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Essex Amphibious Ready Group tests flexibility and versatility

7th Fleet

Release Date: 10/8/2003

By Chief Journalist (SW/AW) Roger Dutcher, USS Essex public affairs

ABOARD USS ESSEX AT SEA - Call it a "mini ARG."

The USS Essex (LHD 2) Amphibious Ready Group (ARG) tested its flexibility and versatility Sept. 25-30 while off the coast of Okinawa, successfully completing the 31st Marine Expeditionary Unit (MEU) Special Operations Capable Certification Exercise (SOCEX). It was the first time in recent memory the Essex ARG conducted a SOCEX with a two-ship ARG configuration.

Four amphibious ships, USS Essex, USS Fort McHenry (LSD 43), USS Harpers Ferry (LSD 49), and USS Juneau (LPD 10) are permanently forward deployed to Sasebo, Japan, for utilization by the ARG.

In the normal three or four-ship configuration, the multi-purpose amphibious assault ship (LHD) will carry landing craft, air-cushioned (LCAC), the dock landing ships (LSD) will carry landing craft, utilities (LCU) and Landing Force Operational Reserve Material (LFORM), and the amphibious transport dock-class ship (LPD) will carry amphibious assault vehicles (AAV).

With Juneau supporting other operational commitments, and Harpers Ferry in port for a maintenance period, the ARG could only utilize Essex and Fort McHenry.

Operating with a different ship composition than usual has afforded the crews opportunities to practice a wide range of different skills necessary for handling the various landing craft.

Overall, the 31st MEU/ PHIBRON 11 team performed superbly despite numerous exercise and configuration constraints, said Lt. Cmdr. Tom Dejarnette, CTF-76 SOCEX certification officer.

"It is impressive how flexible and mission focused the ARG was in accomplishing 100% of the SOCEX objectives," Dejarnette said.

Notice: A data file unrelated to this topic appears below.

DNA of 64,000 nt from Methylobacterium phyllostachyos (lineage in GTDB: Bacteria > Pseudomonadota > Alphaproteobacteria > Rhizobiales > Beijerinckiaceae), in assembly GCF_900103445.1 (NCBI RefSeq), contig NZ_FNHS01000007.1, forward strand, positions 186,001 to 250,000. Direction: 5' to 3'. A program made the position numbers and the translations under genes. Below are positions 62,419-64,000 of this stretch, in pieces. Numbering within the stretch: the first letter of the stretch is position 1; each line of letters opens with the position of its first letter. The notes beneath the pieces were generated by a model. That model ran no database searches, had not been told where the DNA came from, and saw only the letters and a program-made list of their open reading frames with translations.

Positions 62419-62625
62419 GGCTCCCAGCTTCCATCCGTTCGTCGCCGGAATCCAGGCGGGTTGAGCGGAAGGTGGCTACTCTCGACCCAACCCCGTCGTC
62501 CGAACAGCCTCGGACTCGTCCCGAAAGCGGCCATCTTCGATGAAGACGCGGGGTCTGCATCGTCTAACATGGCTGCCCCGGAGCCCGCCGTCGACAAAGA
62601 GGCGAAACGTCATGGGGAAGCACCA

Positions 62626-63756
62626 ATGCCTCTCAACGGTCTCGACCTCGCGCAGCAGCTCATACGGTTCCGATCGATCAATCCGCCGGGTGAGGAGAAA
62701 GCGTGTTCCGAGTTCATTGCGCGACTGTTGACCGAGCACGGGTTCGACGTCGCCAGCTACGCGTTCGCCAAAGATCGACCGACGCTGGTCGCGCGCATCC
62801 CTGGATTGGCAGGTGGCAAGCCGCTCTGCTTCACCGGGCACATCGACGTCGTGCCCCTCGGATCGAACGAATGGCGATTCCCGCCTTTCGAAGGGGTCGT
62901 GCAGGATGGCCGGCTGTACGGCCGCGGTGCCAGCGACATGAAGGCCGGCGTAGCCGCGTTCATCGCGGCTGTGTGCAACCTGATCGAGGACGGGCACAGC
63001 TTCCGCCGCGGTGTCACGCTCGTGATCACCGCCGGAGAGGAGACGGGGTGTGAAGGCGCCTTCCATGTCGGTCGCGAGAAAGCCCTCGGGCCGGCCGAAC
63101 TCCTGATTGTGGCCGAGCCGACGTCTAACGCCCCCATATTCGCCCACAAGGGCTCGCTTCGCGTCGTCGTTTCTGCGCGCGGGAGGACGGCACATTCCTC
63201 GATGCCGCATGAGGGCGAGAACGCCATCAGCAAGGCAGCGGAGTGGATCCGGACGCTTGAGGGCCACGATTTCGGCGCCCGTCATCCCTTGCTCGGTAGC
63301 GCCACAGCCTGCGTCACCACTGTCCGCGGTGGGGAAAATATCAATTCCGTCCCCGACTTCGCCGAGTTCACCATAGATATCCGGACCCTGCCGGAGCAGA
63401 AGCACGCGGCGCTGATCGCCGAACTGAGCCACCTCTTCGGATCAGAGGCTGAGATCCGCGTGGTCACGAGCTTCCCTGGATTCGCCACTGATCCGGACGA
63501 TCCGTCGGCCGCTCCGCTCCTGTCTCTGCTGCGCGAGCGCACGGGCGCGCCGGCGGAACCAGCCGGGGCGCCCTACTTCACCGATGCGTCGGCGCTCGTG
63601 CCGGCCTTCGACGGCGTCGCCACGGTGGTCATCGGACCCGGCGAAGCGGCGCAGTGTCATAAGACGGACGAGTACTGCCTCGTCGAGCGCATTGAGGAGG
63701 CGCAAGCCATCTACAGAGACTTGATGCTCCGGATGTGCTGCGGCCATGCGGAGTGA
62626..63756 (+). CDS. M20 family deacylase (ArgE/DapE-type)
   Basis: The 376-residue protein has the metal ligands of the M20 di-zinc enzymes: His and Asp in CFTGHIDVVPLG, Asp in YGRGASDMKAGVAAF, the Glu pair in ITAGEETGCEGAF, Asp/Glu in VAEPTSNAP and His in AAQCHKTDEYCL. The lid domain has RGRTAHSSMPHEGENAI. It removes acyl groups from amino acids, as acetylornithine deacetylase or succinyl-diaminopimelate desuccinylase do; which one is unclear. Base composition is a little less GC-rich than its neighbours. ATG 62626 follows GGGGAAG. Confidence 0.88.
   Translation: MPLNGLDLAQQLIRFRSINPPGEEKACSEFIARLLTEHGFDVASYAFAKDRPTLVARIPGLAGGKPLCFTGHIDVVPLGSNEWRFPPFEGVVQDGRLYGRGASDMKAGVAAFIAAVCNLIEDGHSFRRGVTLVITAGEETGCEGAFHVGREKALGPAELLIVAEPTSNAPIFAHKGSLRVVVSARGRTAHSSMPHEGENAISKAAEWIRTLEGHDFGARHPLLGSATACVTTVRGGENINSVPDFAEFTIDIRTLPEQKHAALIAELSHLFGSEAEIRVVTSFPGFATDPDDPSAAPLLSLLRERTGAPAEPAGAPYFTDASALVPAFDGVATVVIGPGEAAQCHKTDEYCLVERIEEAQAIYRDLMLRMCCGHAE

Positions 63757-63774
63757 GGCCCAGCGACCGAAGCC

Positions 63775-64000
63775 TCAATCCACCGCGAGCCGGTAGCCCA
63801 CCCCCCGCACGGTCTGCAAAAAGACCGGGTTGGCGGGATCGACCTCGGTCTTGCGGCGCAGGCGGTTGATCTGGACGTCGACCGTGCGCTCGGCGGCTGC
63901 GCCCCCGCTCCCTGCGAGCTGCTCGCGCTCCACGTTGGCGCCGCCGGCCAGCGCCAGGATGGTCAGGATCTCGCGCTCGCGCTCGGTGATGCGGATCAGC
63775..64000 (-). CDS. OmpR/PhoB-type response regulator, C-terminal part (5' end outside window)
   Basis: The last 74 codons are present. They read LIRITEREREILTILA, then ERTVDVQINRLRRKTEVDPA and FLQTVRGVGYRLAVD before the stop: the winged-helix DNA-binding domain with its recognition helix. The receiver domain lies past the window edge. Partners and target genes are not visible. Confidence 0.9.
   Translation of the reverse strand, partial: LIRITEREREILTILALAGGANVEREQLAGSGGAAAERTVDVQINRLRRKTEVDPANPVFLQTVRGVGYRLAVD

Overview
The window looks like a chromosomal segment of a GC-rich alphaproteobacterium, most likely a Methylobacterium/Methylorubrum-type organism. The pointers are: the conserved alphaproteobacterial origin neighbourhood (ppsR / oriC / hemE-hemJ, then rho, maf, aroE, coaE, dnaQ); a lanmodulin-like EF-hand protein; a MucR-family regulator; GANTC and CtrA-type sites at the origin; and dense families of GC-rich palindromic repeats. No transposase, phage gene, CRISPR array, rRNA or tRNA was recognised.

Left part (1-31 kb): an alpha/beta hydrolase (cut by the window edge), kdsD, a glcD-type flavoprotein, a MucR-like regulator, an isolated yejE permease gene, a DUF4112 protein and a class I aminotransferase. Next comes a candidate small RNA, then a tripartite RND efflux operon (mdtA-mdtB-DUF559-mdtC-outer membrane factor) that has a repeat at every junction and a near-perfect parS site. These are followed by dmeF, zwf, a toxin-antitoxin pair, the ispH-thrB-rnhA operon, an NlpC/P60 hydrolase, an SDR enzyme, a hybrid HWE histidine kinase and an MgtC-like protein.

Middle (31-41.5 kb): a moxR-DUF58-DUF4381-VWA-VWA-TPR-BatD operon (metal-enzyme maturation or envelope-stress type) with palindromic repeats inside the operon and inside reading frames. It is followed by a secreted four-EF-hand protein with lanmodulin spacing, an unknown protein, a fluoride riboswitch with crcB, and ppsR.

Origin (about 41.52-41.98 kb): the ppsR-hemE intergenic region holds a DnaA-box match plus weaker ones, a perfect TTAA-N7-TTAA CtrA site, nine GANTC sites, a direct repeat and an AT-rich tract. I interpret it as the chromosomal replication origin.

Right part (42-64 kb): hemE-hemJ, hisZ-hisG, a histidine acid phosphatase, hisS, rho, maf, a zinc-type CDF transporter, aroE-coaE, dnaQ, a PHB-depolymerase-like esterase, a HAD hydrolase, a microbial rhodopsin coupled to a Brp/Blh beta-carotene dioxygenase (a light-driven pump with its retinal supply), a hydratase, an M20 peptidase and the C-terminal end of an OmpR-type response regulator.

Completing those objectives certify the 31st MEU to execute 23 specific capabilities, including boat, helicopter and mechanized infantry raids, amphibious assaults, tactical recoveries of aircraft and personnel, and noncombatant evacuation operations. The SOC certification provides a capable crisis response force, permanently forward deployed and ready to respond to contingencies at a moment's notice.

This certification was due in part to each ship assuming additional duties to fulfill many of the same missions done by four ships.

Chief Warrant Officer Ron Herb, officer in charge of Naval Beach Group One, Western Pacific Detachment Alpha, emphasized the importance of each ship being prepared to launch and recover various landing craft.

"The challenge is mostly building a familiarity with different craft," Herb said.

For Essex, the transition from LCAC to LCU meant a longer ballasting time and many more well-deck Sailors for line handling and safety.

The well-deck crews had to also be prepared to operate independently and provide safe haven for different crafts in emergencies. Herb gave an example of that ability to adapt to a changing situation.

"We had a casualty to one of the LCUs flanking rudders, and the ship's force on Essex was able to rewind the small motor that goes with the flanking rudders and manufacture a pin for the rudders," he said. "That provides a needed maintenance capability."

"We, as the flagship, are the principal command and control platform," said Lt. Cmdr. Edward Flanagan, Essex operations officer. "This ship has as robust a capability as an aircraft carrier, in terms of command and control. We also have a flight deck that's able to launch both fixed wing and rotary wing aircraft that belong to the Marine Corps.

"In this theater I think we're going to continue to do split-ARG operations, where we'll see some components of the ARG doing a mission in one area while others are doing something somewhere else," Flanagan said. "This departure from the norm is only the beginning of a new trend in war fighting."

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